The deleted section of chromosome 7 is home to 25 genes. Out of these 25 genes, one is responsible for production and regulation of a protein called elastin. The protein sends signals to different tissues and blood vessels in the body to stretch and extend. Absence of the associated gene, or the occurrence of just one copy of the gene, causes dysfunction of elastin protein leading to the distinctive health problems of constricted arteries in people with Williams syndrome.


Doctors are currently unaware about any treatment option for correcting genetic mutation. Hence, Williams syndrome has no known cure. Treatment of the condition is focused on easing and managing the symptoms as well as preventing the onset of health complications.

  • Treatment of constricted arteries and blood vessels is dependent on the severity of the contraction. Doctors may prescribe different medications to reduce the narrowing. If the issue persists, then surgery is recommended.
  • Language and speech delays can be corrected via speech therapy.
  • Elevated levels of calcium in the blood is treated on an individual basis. People with Williams syndrome are also advised to avoid or limit the intake of calcium and vitamin D supplements.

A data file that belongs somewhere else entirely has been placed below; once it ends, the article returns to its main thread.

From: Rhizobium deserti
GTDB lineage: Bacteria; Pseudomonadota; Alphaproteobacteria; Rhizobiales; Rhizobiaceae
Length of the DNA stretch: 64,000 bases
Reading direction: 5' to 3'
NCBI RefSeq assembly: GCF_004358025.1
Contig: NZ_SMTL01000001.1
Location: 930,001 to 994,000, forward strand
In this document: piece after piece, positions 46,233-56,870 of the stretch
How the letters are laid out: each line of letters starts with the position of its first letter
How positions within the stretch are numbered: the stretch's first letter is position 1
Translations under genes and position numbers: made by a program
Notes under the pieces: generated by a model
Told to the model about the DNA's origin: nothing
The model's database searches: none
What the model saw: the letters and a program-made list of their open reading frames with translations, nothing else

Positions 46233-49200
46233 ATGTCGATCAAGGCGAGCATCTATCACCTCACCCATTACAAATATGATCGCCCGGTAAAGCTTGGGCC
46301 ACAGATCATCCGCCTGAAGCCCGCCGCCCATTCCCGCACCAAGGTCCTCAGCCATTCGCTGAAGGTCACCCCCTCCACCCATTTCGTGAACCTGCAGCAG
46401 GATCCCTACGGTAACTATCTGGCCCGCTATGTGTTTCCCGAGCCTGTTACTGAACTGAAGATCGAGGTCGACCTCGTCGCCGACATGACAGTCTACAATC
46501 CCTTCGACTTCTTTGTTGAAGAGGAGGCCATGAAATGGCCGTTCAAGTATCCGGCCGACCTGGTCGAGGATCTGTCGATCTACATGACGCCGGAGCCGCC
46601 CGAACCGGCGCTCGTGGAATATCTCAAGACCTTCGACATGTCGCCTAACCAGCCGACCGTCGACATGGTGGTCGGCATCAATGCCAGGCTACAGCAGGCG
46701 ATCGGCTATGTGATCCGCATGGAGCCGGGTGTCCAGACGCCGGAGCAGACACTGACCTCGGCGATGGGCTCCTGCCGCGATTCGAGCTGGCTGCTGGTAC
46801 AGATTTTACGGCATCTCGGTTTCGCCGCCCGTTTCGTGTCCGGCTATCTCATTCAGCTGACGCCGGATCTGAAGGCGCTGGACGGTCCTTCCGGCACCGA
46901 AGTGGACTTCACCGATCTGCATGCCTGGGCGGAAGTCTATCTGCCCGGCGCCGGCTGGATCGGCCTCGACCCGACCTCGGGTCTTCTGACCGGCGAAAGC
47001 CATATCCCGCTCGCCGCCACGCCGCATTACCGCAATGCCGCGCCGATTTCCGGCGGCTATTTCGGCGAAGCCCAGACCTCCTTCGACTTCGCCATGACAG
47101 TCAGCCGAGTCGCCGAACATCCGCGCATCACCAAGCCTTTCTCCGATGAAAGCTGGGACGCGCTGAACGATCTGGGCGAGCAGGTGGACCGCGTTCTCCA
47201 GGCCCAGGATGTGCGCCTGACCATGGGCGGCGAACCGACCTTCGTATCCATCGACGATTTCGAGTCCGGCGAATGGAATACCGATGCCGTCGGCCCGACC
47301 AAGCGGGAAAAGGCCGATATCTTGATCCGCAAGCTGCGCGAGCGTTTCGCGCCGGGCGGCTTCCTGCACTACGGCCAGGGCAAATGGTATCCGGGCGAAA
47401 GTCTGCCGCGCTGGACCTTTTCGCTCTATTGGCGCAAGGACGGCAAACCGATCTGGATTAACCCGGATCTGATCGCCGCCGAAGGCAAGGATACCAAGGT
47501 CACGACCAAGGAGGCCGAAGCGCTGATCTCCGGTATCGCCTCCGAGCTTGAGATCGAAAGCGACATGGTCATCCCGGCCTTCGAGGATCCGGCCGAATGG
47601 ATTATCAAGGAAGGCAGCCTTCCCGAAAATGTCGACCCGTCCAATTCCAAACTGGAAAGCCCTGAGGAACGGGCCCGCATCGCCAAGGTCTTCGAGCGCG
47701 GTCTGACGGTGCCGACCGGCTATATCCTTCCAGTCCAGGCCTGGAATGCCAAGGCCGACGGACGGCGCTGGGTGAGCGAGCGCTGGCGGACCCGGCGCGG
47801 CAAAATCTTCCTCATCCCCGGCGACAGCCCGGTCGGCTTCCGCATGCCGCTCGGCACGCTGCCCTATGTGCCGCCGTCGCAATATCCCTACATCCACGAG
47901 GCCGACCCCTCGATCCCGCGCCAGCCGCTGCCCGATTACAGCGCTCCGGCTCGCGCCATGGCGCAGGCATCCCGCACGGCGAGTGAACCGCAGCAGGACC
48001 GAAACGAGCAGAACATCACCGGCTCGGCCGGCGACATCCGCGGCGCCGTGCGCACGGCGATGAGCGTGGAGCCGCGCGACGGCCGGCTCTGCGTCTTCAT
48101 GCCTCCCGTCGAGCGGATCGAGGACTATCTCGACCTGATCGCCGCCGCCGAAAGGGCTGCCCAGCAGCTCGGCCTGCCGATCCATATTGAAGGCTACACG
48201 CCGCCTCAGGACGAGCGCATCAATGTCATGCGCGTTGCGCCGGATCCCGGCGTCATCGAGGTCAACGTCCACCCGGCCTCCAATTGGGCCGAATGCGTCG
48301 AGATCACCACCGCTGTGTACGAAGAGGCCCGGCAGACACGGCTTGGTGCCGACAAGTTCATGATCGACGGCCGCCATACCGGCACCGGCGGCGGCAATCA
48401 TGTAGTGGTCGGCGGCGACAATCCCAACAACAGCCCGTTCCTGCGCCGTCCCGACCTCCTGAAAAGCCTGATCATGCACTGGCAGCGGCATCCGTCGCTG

• Joint stiffness and other physical problems can be overcome with physical therapy.

Williams syndrome life expectancy

Life expectancy of Williams syndrome patients is reduced as compared to healthy people, especially if associated health complications develop. Over 76 percent of patients tend to elicit some form of mental disorder, including retardation. Hence, they require constant care and support for the rest of their lives so as to prolong it.

Couples with a family history of Williams syndrome need to go for genetic counseling before having a child. Couples without any family history of the disorder can verify the presence of the condition via prenatal testing and prepare accordingly.  With proper care, a person with Williams Syndrome can live beyond 60s years of age.